The basis of this judgement was made under the provisions of the Married Woman’s Property Act 1882.  Furthermore, Section 17 Married Women’s Law of  Oyo State, Cap 83 and Laws of Oyo State 2000 gives a court the discretion as it thinks fit on the issues of title of possession to property. Section 18 Married Women Law of Oyo State also allows the court to treat property as joint property especially where it has to do with a matrimonial home.

 

Conclusively, it could be said that there is significant progress on the application of legal provisions and precedents regarding property rights that affect women inspite of the system of marriage laws (customary, Islamic and statutory marriage). The parties in the decided matter happen to be married under customary law and so this could mean that a woman is entitled to having an equal share of property in the event of divorce, regardless of whether she is married under customary law or statutory law.

 

This is also a good reflection of international instrument , the Convention on the Elimination of All Forms of Discrimination Against Women (CEDAW), particularly Article 5 ,which refers to how women should not be confined to culturally defined constructions. It recognises that all human beings are equal and have equal rights and deserve equal respect for their human dignity.  Gender stereotypes should not deny women the right to be treated respectfully as an equal. Therefore, this landmark ruling is a significant in combating inequality as it affects women.

 

Kyenpya Katkuk is a lawyer with the Coalition Of Lawyers for Human Rights  (COLaHR).

 

 

 

 

 

 

 

 

 

 

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USER FEE CHARGE: A HINDRANCE TO HIV CONTROL IN NIGERIA

Ayomide Joshua

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Over the years, a lot have been done to exterminate or reduce the spread of HIV to the barest minimum. Many drugs have been invented to treat HIV. One drug that immediately comes to mind is the anti-retro viral (ARV). The ARV has been known to be very effective in HIV treatment as constant dosage reduces the viral load to zero. What this means is that any person living with HIV who is constantly taking the ARV will continue to enjoy sound health for as long as he keeps taking the drug. Another drug that has been found to be effective is one which injection a person takes once in a year. As the HIV positive person keeps taking this injection yearly, he keeps enjoying sound health. The injection reduces the viral load in his/her body system to zero level. However, this injection is very expensive and not very much available like the ARV.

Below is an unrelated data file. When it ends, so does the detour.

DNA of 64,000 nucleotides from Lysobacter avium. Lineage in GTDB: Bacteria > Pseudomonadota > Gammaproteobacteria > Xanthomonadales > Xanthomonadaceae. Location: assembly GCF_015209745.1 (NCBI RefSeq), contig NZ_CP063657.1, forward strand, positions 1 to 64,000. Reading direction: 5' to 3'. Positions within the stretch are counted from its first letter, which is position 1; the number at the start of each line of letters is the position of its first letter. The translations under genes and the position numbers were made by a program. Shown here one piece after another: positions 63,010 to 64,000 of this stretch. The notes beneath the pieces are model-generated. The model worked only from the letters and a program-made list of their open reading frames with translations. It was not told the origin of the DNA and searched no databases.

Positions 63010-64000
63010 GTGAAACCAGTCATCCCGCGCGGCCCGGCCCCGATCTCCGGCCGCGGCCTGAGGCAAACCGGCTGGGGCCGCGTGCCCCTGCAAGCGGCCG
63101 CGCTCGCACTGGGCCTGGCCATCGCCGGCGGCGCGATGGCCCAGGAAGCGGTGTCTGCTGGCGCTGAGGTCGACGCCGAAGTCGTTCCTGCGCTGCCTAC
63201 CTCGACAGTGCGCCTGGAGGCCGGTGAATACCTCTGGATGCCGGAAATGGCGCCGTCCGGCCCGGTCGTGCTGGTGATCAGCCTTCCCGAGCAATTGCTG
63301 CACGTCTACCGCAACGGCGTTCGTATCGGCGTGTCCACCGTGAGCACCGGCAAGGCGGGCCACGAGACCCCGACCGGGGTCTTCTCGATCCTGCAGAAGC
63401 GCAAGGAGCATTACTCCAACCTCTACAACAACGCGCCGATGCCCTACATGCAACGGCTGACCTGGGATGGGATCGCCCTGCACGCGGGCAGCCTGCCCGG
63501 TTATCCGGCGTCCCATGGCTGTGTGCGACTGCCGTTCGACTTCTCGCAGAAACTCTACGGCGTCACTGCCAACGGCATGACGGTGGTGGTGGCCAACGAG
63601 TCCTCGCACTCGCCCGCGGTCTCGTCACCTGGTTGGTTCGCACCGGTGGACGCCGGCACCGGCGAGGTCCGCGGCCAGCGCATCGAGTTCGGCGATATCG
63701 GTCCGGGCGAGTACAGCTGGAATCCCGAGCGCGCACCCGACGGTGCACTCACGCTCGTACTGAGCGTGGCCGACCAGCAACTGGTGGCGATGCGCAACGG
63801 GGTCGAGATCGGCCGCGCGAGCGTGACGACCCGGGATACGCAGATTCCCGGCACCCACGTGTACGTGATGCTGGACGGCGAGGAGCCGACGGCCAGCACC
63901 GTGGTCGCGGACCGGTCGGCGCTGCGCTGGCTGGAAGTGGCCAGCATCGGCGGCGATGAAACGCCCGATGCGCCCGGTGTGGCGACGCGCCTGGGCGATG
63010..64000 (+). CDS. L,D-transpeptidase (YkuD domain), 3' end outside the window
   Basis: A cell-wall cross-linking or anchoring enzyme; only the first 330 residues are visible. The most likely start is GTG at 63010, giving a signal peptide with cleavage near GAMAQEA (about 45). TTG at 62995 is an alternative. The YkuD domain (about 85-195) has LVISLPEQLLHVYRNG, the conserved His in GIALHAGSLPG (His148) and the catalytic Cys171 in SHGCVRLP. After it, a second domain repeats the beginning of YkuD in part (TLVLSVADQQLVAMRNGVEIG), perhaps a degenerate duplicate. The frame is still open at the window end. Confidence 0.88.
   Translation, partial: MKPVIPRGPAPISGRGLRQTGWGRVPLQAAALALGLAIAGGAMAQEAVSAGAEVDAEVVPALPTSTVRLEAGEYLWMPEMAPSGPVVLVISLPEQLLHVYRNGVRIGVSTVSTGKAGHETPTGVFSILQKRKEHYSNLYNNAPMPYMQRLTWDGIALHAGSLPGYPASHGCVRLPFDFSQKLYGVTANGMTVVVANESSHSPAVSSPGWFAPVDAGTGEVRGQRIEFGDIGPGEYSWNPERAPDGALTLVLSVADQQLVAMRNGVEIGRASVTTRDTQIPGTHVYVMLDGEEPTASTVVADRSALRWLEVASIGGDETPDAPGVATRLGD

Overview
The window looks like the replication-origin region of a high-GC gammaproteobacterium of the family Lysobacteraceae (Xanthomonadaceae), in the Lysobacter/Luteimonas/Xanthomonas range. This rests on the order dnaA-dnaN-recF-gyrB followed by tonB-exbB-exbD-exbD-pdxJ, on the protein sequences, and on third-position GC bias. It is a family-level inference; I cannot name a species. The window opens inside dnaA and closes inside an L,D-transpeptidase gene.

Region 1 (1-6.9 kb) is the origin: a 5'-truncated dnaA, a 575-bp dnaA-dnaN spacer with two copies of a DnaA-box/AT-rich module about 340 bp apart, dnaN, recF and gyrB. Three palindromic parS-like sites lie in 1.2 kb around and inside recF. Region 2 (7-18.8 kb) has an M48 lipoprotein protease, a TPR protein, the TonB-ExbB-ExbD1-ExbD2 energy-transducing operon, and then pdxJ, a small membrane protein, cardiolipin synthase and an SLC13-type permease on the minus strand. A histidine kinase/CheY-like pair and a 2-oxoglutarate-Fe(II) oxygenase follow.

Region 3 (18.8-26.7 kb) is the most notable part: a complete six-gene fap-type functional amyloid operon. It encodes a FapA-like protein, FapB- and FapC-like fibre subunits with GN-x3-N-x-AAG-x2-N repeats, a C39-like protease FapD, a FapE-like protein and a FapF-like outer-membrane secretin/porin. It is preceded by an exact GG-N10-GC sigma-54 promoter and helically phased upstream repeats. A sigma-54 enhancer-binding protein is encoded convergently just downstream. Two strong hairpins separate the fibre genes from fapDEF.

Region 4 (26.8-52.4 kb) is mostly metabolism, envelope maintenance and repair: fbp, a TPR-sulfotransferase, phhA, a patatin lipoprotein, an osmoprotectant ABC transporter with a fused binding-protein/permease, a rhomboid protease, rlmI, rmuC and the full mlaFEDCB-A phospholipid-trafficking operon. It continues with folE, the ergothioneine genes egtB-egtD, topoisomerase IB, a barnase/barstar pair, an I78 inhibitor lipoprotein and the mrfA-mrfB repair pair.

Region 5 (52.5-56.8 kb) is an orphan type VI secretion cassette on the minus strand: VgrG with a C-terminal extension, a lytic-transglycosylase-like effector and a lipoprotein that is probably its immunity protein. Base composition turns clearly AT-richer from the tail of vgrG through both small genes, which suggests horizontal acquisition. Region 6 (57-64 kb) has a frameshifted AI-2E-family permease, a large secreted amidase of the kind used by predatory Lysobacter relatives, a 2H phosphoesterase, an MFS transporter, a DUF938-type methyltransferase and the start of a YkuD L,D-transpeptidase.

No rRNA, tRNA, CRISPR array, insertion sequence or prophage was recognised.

STRATEGY FOR HIV CONTROL

Prior to the invention of the ARV, especially in the 80s and 90s, the world witnessed rapid spread of HIV infections and many people died of AIDS.  During these periods, some drugs were invented which were helpful in the treatment of HIV but they were expensive and only few people afford to pay for them. As a result, the condition of majority HIV positive persons who could not afford those drugs worsened from HIV infection to full blown AIDS, leading to their eventual death. Worried by this development, the United Nations came up with two strategies for HIV response and control.The strategies are;

  1. The ARV should be made available everywhere;
  2. The ARV should be free so that every person living with HIV should obtain the drug regularly.

No doubt, these strategies have gone a long way in helping to treat and contain the spread of HIV. A front liner in the campaign for the right and welfare of persons living with HIV/AIDS once testified: “I am a living testimony to the effectiveness of the ARV. I have been taking the ARV for over 13years and I have been enjoying sound health.”

Currently, statistics shows that 63.9 million persons are living with HIV/AIDS in the world while 3.1 million persons are living with HIV/AIDS in Nigeria and of the 3.1 million persons, 28% of them are children.

 

ACCESS TO HIV TREATMENT AND THE USER FEE CHARGE

The strategies for HIV control has been effective in Nigeria. For instance, the ARV are very much available in our health institutions and PLWHIV are accessing the drug. However, there are many people living with HIV who are finding it difficult to obtain ARV regularly due to the fact that they are being compelled to pay user fee before they can obtain it.